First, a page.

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British Library Soon to Digitize its 1000th Manuscript

February 2014

The British Library has been producing state-of-the-art digitizations of its early manuscripts, many of them containing Anglo-Saxon texts. A newly released list reveals that the institution will soon have reason to celebrate a grand jubilee: it is about to digitize its one thousandth medieval manuscript.


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June 2011

"Early English Laws" Project’s First Stage is Coming to an End

"Early English Laws", a project aiming to publish new editions and translations of all English legal codices before Magna Carta, is scheduled to finish its first objectives and publications this year.
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Early English Laws:
The new standard resource for law-making in medieval England


"Early English Laws" is an ongoing research project at the Institute of Historical Research at the University of London and the Department of Digital Humanities at King's College London to edit, translate, and critique all early legal codes, edicts and treatises composed in England up to the time of the Magna Carta in 1215. The materials will eventually be made available online and in print and form a great resource for literary scholars, palaeographers, anthropologists, linguists and historians alike.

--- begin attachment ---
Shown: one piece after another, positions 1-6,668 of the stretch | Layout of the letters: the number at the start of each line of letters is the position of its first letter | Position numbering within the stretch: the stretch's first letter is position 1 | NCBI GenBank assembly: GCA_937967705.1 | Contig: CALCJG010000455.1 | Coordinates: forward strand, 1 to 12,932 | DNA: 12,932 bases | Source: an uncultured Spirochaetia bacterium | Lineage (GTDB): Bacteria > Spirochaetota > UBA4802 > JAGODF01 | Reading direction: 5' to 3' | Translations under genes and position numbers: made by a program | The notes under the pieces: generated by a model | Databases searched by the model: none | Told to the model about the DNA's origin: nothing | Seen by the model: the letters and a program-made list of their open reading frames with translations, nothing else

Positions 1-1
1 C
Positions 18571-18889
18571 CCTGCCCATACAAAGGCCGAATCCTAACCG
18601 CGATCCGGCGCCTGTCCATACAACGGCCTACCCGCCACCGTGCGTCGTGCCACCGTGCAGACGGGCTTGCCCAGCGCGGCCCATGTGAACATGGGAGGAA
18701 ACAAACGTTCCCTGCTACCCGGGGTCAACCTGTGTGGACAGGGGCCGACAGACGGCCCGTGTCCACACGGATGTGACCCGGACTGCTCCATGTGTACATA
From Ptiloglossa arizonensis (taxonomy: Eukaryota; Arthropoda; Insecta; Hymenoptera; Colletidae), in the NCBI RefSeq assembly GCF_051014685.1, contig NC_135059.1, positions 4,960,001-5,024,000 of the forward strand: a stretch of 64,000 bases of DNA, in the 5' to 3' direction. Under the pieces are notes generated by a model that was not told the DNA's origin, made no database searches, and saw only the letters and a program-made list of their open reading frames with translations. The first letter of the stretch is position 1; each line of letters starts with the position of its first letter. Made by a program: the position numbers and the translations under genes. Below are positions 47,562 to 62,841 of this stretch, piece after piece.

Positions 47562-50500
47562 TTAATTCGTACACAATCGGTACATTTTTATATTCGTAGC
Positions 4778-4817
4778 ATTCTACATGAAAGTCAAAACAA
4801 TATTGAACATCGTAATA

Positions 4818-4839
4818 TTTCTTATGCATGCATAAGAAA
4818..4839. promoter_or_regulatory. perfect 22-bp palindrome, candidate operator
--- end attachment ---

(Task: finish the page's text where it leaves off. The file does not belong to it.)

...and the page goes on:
Having been provided with funding by the AHRC for the first three years from 2009-2011, the project’s first stage is now slowly coming to a close. By the end of the year, several of the project’s initial objectives will have been brought to completion: The first texts to be published are re-edited passages of the two standard editions of the Anglo-Saxon laws and Charters, Felix Liebermann’s Die Gesetze der Angelsachsen (Halle, 1903–16) and William Stubbs’ Select Charters and Other Illustrations of English Constitutional History (Oxford, 1921). These will be joined by digitalized and marked-up images of many relevant manuscript folios (click here for an example: Ine’s law, c.675 A.D. British Library, London, England: MS Burney 277). There will also be a conference held in Copenhagen in September to discuss the latest research in law-making and legal interpretation in medieval Western Europe.

Although the number of goals that will be achieved this year is substantial, the overall “Early English Laws” project is much greater in scope and expected to take ten years to completion. It is planned to re-edit and translate more than 150 early English legal texts, extending chronologically from Æthelberht of Kent (c. 600) to the first issuance of Magna Carta (1215). Each edition will be provided with full commentaries. An ‘interactive collaborative component’ will be added to the site, allowing interpretative contributions from professional scholars to interested users. The site will also boast comprehensive resources on early law, including essays on issues of law, language, archaeology, palaeography, and codicology, glossaries in Old English, Latin, and Anglo-Norman, and a regularly updated bibliography and links.